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Chapter 5. STRATEGY TWO: ENTER NEW MARKE... > Tesco: Building Oases in the Food De...

5.1. Tesco: Building Oases in the Food Desert

The store near two payday loan outlets and a Mexican butcher shop in Phoenix doesn't look like an oasis, but that's exactly what it is. Tesco's Fresh & Easy Neighborhood Markets are aimed at stranded communities, where fresh fruit and vegetables don't exist for miles around. These areas are becoming popularly known as "food deserts."[] Tesco, a UK-based company and the world's third-largest food retailer, is using the new smaller convenience stores (ten thousand square feet on average) to penetrate the U.S. market for the first time in its hundred-year history. In fact, few British retailers have ever succeeded in the United States, so when Tesco announced in February 2006 that it would invest $472 million per year to establish a beachhead in the United States, it was a big gamble.[] But Tesco had a plan, and it involved entering a new market through backdoor channels, or "backdoor market entry."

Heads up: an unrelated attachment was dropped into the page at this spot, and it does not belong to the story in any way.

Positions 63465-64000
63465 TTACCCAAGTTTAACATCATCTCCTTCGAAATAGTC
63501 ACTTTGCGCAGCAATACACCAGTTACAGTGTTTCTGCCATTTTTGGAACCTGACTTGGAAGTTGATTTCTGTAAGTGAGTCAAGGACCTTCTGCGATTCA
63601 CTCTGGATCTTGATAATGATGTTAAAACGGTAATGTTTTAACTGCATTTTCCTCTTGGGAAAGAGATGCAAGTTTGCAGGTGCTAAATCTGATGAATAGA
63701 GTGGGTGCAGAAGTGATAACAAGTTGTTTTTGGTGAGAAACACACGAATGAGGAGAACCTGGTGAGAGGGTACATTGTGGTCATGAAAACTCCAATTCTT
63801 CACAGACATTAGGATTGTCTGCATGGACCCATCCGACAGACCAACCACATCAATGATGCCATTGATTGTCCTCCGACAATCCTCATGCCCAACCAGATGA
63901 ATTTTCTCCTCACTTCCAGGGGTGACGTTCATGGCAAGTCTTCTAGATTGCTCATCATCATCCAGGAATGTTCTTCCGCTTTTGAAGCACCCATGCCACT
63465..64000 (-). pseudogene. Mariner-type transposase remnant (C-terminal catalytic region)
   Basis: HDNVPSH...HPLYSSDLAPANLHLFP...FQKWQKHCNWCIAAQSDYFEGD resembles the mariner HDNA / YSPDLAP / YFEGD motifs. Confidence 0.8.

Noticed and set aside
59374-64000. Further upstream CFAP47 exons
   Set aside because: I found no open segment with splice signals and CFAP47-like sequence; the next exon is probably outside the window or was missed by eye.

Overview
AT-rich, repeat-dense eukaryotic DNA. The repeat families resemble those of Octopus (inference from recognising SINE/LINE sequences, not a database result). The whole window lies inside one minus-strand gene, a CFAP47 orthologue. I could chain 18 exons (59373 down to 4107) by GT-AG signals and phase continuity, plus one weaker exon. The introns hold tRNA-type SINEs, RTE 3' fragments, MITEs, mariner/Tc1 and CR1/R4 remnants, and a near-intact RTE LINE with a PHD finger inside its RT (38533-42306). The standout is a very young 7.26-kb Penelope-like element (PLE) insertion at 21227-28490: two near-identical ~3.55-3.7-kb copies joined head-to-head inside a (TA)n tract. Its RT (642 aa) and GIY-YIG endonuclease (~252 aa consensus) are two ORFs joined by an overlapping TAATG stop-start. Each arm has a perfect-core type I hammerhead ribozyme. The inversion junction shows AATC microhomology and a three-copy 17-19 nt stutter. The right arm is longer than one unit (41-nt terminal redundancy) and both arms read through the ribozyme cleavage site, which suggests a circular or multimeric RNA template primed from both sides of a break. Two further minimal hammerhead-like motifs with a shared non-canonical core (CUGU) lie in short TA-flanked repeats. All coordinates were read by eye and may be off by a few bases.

Instead of taking the market head-on, Tesco made its entry into the United States by going after an orphaned market riddled with social issues but offering a big financial prize. So far, the strategy has gone according to plan. As of late 2009, the company had opened 129 stores, primarily in Phoenix, Las Vegas, and Southern California.[] According to the most recent management report in late 2009, Tesco expects to open additional U.S. stores at a rate of around one per week through 2010—even in the wake of a dramatic recession! As of late 2009, U.S. sales were up 115 percent, with revenues of $260,000,000.[] The operation is still in the red due to startup costs, but the company is meeting investor expectations.


  

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